Hockey: Whitaker ready for uphill: Bill Colwill considers a crucial year ahead for England and Great Britain

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The Independent Online
THERE is no doubt that 1994 will be a year of crucial importance to English hockey on and off the field.

The greatest responsibility is on the national coach, David Whitaker, and the team's manager, David Whittle. Whitaker's aim for the year is simple enough: 'To return England to one of the top four countries in the world.' To achieve this by the World Cup in Sydney in December will be difficult.

'We can only succeed with support and co-operation,' Whitaker said yesterday. 'We are talking with the National League committee to try and arrange for next season's league programme to be such that it will give our players the best possible preparation for the World Cup. Hockey needs success if it is to build on the achievements in the mid-Eighties.'

For the then newly appointed management team, 1993 was something of a honeymoon period as they sorted out their plans and assessed the potential of more than 30 players in a string of one-off international games and many others in exacting conditions in the Under-21 World Cup.

The new year's serious business starts for Whitaker and Whittle on Thursday in Barcelona where Great Britain play in a Four Nations invitation tournament against Spain, India and Belgium. The year's work will end at the World Cup where a gold medal for England would give Britain automatic qualification for the 1996 Olympics in Atlanta. In between, there is much work to be done.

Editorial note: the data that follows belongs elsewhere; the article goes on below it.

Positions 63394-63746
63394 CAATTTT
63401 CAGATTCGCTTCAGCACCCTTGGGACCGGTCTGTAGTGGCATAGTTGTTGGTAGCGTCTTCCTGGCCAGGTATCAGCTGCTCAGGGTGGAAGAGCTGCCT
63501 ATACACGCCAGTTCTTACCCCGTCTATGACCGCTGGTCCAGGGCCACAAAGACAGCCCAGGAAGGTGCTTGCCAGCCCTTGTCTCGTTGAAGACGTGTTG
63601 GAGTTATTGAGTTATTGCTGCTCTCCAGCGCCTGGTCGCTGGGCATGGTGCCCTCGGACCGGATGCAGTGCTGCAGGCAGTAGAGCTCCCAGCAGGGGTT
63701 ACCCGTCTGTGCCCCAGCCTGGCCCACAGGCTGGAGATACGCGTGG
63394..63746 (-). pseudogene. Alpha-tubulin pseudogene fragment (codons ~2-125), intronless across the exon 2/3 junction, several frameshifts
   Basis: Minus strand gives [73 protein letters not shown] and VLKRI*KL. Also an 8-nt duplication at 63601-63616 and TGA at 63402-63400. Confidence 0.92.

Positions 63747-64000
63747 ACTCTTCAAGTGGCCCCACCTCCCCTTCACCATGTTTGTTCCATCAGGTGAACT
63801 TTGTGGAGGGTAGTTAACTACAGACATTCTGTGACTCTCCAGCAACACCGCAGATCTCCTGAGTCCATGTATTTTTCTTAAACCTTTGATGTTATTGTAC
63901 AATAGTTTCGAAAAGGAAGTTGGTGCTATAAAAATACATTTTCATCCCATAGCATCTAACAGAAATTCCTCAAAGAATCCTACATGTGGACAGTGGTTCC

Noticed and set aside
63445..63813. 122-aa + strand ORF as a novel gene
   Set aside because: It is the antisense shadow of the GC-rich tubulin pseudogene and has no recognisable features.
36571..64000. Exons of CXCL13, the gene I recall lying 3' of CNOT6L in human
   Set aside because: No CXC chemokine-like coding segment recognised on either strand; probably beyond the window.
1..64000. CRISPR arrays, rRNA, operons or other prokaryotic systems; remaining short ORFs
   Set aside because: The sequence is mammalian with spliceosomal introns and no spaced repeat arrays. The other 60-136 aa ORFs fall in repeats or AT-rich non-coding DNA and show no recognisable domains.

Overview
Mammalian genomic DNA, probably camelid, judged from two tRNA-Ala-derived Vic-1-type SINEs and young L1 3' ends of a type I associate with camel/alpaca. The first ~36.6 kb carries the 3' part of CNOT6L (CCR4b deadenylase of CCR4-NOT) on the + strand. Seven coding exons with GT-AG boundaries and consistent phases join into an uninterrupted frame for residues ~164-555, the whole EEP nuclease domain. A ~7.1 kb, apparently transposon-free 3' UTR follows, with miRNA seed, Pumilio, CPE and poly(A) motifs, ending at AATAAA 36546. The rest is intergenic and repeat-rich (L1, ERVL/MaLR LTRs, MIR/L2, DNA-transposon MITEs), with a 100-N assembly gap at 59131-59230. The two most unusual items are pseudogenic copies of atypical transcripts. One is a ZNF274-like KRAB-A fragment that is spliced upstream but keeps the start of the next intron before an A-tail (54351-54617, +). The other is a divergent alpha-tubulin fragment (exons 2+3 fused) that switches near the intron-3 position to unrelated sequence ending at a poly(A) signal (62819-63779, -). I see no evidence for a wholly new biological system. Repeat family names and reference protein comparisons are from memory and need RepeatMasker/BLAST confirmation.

After Barcelona England go to the European Indoor Cup in Bonn at the end of the month, then Britain again set off to Lahore in March for the elite Champions Trophy - involving the top six teams in the world - and then England will take over until the World Cup.

One of the problems facing the management in this build-up to Sydney is, clearly, availability. Great Britain is, realistically, unlikely to call on many non-English players. So the demand on the time of these amateur sportsmen is tremendous.

Already two of England's most senior players, the Olympians Jon Potter and Rob Hill, have made themselves unavailable for Britain. Others have opted out of the European Indoor Cup, despite the fact that Whitaker considers it vital in the development of all-round, world-class players. Others, it is rumoured, are likely to follow. There is also the ongoing club v country conflict which is causing friction in some quarters.

Off the field, the Hockey Association president, Phil Appleyard, who masterminded the highly successful 1986 World Cup event at Willesden where England took the silver medal, and has held the reins with fortitude and resourcefulness since 1985, has indicated that he will not be seeking re-election at the March annual meeting. Building will start on the imaginative, custom-built, hockey stadium at Milton Keynes, the first in the United Kingdom, and the initial three year sponsorship of the PizzaExpress National League will come to an end.

Each of these events will have significant repercussions on the game. Yet there can be little doubt that a greater impact will be felt if Whitaker and Whittle can create a match-winning combination on the field. Whitaker is well aware of the responsibility.

'It will need a lot of goodwill. I plan to build good relations with the clubs,' he said. 'I recognise in the squad the desire and commitment to succeed. I believe we can do it.'